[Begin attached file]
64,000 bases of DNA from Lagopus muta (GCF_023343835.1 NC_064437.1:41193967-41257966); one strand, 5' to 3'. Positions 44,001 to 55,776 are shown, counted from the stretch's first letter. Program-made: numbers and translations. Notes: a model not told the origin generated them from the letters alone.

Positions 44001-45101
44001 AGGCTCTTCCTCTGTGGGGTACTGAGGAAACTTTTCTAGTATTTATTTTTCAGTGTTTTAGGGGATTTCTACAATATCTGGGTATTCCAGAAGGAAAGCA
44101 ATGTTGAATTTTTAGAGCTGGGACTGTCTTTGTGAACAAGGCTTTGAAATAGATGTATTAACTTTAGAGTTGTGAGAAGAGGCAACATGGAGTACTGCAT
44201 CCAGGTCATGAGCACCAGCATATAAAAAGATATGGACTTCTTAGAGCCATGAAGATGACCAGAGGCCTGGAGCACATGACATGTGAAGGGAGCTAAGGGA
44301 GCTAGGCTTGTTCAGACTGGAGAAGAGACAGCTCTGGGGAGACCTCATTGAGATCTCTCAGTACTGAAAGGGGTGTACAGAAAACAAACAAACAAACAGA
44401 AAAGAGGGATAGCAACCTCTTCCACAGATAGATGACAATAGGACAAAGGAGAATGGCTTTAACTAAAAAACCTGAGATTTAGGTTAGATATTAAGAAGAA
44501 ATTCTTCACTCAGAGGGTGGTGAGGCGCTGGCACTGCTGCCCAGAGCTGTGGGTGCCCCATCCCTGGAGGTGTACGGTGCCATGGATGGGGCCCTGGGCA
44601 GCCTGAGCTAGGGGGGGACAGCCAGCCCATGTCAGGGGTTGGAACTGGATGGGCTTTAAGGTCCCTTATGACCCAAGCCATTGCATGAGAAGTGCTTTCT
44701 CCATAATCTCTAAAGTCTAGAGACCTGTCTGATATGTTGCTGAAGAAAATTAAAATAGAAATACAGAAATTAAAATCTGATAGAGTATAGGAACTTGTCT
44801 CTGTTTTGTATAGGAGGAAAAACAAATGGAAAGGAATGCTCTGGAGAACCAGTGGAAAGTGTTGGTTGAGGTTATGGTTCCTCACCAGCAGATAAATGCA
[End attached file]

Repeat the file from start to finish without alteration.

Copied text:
64,000 bases of DNA from Lagopus muta (GCF_023343835.1 NC_064437.1:41193967-41257966); one strand, 5' to 3'. Positions 44,001 to 55,776 are shown, counted from the stretch's first letter. Program-made: numbers and translations. Notes: a model not told the origin generated them from the letters alone.

Positions 44001-45101
44001 AGGCTCTTCCTCTGTGGGGTACTGAGGAAACTTTTCTAGTATTTATTTTTCAGTGTTTTAGGGGATTTCTACAATATCTGGGTATTCCAGAAGGAAAGCA
44101 ATGTTGAATTTTTAGAGCTGGGACTGTCTTTGTGAACAAGGCTTTGAAATAGATGTATTAACTTTAGAGTTGTGAGAAGAGGCAACATGGAGTACTGCAT
44201 CCAGGTCATGAGCACCAGCATATAAAAAGATATGGACTTCTTAGAGCCATGAAGATGACCAGAGGCCTGGAGCACATGACATGTGAAGGGAGCTAAGGGA
44301 GCTAGGCTTGTTCAGACTGGAGAAGAGACAGCTCTGGGGAGACCTCATTGAGATCTCTCAGTACTGAAAGGGGTGTACAGAAAACAAACAAACAAACAGA
44401 AAAGAGGGATAGCAACCTCTTCCACAGATAGATGACAATAGGACAAAGGAGAATGGCTTTAACTAAAAAACCTGAGATTTAGGTTAGATATTAAGAAGAA
44501 ATTCTTCACTCAGAGGGTGGTGAGGCGCTGGCACTGCTGCCCAGAGCTGTGGGTGCCCCATCCCTGGAGGTGTACGGTGCCATGGATGGGGCCCTGGGCA
44601 GCCTGAGCTAGGGGGGGACAGCCAGCCCATGTCAGGGGTTGGAACTGGATGGGCTTTAAGGTCCCTTATGACCCAAGCCATTGCATGAGAAGTGCTTTCT
44701 CCATAATCTCTAAAGTCTAGAGACCTGTCTGATATGTTGCTGAAGAAAATTAAAATAGAAATACAGAAATTAAAATCTGATAGAGTATAGGAACTTGTCT
44801 CTGTTTTGTATAGGAGGAAAAACAAATGGAAAGGAATGCTCTGGAGAACCAGTGGAAAGTGTTGGTTGAGGTTATGGTTCCTCACCAGCAGATAAATGCA